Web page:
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Joint Committee on Foreign Affairs, Defence and Trade recommends increased funding for the Australian Centre for International Agricultural Research in light of its contribution to Australian agriculture and to developing countries

JENNY HUTCHISON: And now let's turn to a success story. It's about a 12-year old statutory authority which researches the agricultural problems of developing countries. Liberal backbencher Michael MacKellar explains.

MICHAEL MacKELLAR: The Joint Committee on Foreign Affairs, Defence and Trade examined the effectiveness of the Australian Centre for International Agricultural Research, known as ACIAR. Specifically, the Committee looked at (a) the effectiveness of ACIAR as an element of Australia's official development assistance program against its charter embodied in the ACIAR Act of 1982; and (b) the desirability or otherwise of the continued existence of the Centre as a statutory authority after the expiration of 12 years of operations, which is in June 1994 - the maximum length of existence specified in the current Act.

What was a surprise to the Committee was that ACIAR is a really good news story. Outside the field of those involved in agricultural research, the work of ACIAR is almost completely unknown. Its work has great benefit and should be much more widely publicised. Furthermore, the high level of ACIAR's performance sets an example for other statutory bodies to try to match.

The figures which ACIAR provided the Committee, based on an economic assessment of the costs and returns of 12 research projects, are very impressive indeed. Based on these 12 research projects alone, ACIAR claims that for a total research cost of $27.4 million - that's in 1990 dollars - the expected benefits over the next 15 to 20 years would be $816.7 million - again in 1990 dollars.

The Committee was rigorous in its questioning of the basis of the cost benefit analysis, but even with a sizeable error factor built in, the Committee acknowledges that the outcome of ACIAR's research to date, has at the very least proved cost efficient, unlike a number of projects undertaken under the general aid program.

JENNY HUTCHISON: Two other members involved in the review of the Australian Centre for International Agricultural Research, provided specific examples of very successful projects. First, Ian Sinclair.

IAN SINCLAIR: It was remarkable to us that by the work of Australian scientists, so much economic benefit had flown; indeed, one of the parallel benefits of this work is that not only has it extended into overseas countries, but there's certainly been a flow-off in a number of areas in Australia. For example, in the storage and handling of tropical fruits, much of the work that is being undertaken in Queensland University has as much application to our own produce as it does to the produce of the South Pacific and South- East Asia. But some of the work has involved quite extraordinary dedication, and on page 86 of the report there's reference, for example, to the biological control of salvinia water weed, and this was a three-year project led by Dr Peter Room and Dr Wendy Forno at the CSIRO Division of Entomology, and it was quite remarkable the extent to which the efforts by these two scientists and their assistants had brought such enormous benefits to the community. And of course, it really related not only to the economic benefits, to rice farmers and fishermen and their families and to hydro-electricity authorities, but it had a health flow-on because of a reduced spread of disease by mosquitoes, and the economic benefits have been assessed at a cost ratio of 32 : 1, which is a phenomenal figure.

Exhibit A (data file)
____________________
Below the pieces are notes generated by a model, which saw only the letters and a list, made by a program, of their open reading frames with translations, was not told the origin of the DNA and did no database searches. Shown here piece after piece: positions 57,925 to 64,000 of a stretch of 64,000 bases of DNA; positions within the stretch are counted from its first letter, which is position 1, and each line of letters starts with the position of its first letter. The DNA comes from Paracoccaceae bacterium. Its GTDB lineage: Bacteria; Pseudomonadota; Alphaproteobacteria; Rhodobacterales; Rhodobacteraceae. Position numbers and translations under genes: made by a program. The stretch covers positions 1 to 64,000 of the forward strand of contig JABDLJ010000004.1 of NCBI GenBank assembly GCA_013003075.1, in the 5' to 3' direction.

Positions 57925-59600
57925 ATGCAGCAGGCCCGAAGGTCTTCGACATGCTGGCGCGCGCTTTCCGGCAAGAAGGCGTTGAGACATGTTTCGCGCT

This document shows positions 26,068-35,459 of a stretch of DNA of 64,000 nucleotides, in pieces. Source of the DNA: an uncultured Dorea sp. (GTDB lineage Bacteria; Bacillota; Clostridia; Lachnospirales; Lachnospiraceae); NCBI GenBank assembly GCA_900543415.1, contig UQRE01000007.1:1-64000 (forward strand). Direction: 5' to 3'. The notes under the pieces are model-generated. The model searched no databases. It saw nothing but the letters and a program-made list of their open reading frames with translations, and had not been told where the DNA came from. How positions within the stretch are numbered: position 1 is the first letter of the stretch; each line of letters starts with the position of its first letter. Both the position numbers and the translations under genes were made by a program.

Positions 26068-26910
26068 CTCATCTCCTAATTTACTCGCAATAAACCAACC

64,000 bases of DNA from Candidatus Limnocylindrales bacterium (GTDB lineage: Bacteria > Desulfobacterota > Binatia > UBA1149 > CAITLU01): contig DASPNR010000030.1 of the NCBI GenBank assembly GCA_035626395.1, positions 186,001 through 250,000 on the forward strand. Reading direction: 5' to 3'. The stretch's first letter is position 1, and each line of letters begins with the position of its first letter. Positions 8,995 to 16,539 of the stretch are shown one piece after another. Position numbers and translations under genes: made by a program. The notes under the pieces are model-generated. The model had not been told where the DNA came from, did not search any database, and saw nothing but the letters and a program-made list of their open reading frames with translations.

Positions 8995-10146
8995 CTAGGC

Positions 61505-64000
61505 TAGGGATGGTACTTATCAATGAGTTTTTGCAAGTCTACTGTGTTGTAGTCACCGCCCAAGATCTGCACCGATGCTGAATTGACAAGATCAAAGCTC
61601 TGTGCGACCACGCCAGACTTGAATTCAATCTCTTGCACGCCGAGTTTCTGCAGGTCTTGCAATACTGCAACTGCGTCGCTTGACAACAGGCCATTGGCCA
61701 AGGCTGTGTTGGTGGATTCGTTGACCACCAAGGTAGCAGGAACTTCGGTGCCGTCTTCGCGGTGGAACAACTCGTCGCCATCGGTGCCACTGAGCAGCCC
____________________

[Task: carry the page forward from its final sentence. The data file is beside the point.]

JOHN LANGMORE: Newcastle disease is the world's most important virulent disease, viral disease, in village chicken populations, and we have a very mild variety of that disease in Australia. And it occurred to a couple of researchers that they could use that mild viral strain to develop a heat-resistant oral vaccine which could be used to stop the disease in Asia; and they did that. Now chickens are very important, obviously, as a source of protein and of cash in low-income countries, yet Newcastle disease was wiping out large populations of chickens, sometimes annually. What's happened is that this strain developed in Australia has been used to stop the disease in one of the states of Malaysia. It's now been adapted for use in five other South-East Asian countries, and an independent assessment of the benefit of this research shows that over the six countries in which the oral vaccine is now being used, the saving is about $150 million.

So for a cost to Australia of $3 million - that's all the project costs, $3 million - there's been a saving to those six lower- income countries of about $150 million; a benefit cost ratio of 25 : 1. Now that's a particularly good example of the cost effectiveness of the funds that are spent through this agricultural research organisation. And that's the reason why the Committee has recommended that funding for ACIAR be increased to 3.5 per cent of the aid budget by 1997. I think, in fact, that's our most important recommendation. Obviously, with the aid program, we have to constantly review it to see which parts are most effective and which parts are less effective. Clearly, this is one of the most effective parts; therefore, the Committee has recommended that its funding be substantially increased, and I hope that the Government will accept that recommendation because this is one of the areas where Australia being an agricultural country can make the greatest contribution to developing countries.

JENNY HUTCHISON: Ian Sinclair and then John Langmore with good news for an agricultural research institute.